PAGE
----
Following close behind was Dassault Systemes, a French software company, and Finnish engineering firm Outotec.
European companies continued to dominate the ranking, comprising 53 per cent of the total. North American companies made up 27 per cent of the remainder, followed by a combined 20 per cent from Asia, Africa and Australia.
There is some evidence that legislation meant to enhance corporate sustainability performance has had an impact on the results. Two countries that have made significant strides in recent years to improve corporate reporting practices – France and England – feature 18 companies in the Global 100. French lawmakers have instituted stronger sustainability disclosure rates through provisions in the Grenelle II Act and are in the process of finalizing regulations establishing mandatory investor disclosure rules regarding climate risks.
The U.K. government, meanwhile, became the first country to require listed U.K.-incorporated companies to disclose greenhouse gas emissions. Today, fully 100 per cent of companies on the FTSE 100 (a share index of the 100 London Stock Exchange companies with the highest market capitalization) disclose their carbon emissions.
Much of the Global 100 performance data demonstrates continued improvement over 2015 results. Water disclosure rates increased from 95 to 97 per cent, while waste disclosure went up six points to 99 per cent. Eighty-seven companies on the Global 100 have now introduced some form of executive compensation based on sustainability performance, up from 85 last year.
These rosy numbers do not hold true across the spectrum. While the number of female board members did increase from 23.7 to 25.6 per cent, the number of senior female executives remained stagnant at 16.8 per cent. As Susan Goldberg explains here, corporate diversity efforts need to look beyond the boardroom into senior executive positions and beyond.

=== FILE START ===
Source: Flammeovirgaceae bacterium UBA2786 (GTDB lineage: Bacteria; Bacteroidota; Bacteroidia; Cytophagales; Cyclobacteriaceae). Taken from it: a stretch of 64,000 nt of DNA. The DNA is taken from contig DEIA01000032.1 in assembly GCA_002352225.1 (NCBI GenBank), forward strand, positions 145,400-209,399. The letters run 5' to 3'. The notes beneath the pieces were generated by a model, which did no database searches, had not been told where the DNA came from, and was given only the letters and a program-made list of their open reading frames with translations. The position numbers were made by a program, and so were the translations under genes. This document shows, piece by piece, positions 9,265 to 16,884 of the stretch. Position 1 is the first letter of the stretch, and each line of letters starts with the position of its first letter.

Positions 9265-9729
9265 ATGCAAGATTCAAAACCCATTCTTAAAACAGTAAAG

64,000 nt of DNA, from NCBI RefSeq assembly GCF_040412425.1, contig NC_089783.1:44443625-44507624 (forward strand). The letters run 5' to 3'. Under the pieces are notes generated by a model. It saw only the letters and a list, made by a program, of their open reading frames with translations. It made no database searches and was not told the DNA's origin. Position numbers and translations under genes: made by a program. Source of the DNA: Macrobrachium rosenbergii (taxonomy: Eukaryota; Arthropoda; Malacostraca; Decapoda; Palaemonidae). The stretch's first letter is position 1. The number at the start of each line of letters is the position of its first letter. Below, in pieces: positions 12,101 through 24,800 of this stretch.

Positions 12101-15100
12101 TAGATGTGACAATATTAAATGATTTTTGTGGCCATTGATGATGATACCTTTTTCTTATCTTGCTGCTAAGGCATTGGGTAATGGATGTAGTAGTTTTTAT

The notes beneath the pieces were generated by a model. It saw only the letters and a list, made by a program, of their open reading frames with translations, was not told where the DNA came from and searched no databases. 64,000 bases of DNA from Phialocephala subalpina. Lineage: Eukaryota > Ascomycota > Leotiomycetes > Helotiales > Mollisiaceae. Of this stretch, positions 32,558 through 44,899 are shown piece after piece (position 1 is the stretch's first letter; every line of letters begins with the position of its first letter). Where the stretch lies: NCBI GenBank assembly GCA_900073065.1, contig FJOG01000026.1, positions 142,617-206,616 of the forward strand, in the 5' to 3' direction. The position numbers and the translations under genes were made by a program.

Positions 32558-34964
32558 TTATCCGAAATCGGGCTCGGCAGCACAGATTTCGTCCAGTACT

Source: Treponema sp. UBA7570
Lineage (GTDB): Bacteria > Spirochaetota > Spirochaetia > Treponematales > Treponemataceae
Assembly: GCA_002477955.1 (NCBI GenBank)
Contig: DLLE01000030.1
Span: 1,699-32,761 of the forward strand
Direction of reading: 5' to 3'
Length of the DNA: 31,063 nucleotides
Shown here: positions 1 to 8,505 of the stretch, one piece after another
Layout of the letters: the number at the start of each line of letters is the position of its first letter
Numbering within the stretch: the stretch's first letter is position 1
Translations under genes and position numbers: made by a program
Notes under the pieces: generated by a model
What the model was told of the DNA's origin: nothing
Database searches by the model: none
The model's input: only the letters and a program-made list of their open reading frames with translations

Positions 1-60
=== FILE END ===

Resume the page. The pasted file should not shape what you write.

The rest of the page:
Research and development funding also dropped as a percentage of revenue to 4.4 per cent from 4.6 per cent, likely a function of the weakening global financial picture. Perhaps most worryingly, the CEO to average worker ratio crept up to 90:1 from 88:1.
Corporate Knights’ methodology has been tweaked over the years, but we are mindful that it remains an imperfect method of measuring corporate sustainability performance. Our emphasis remains on using publicly disclosed, empirical data on a range of indicators that have been linked to sustainability through research and analysis, but we are always looking for ways to improve our rankings going forward.
One interesting option involves a green industry score. For the Decarbonizer tool discussed here, Corporate Knights began to use a screen that rewarded companies that were deriving at least 20 per cent of their revenues from environmental markets or new energy. This will be under consideration as either a screen or an additional indicator in the Global 100 ranking in years to come.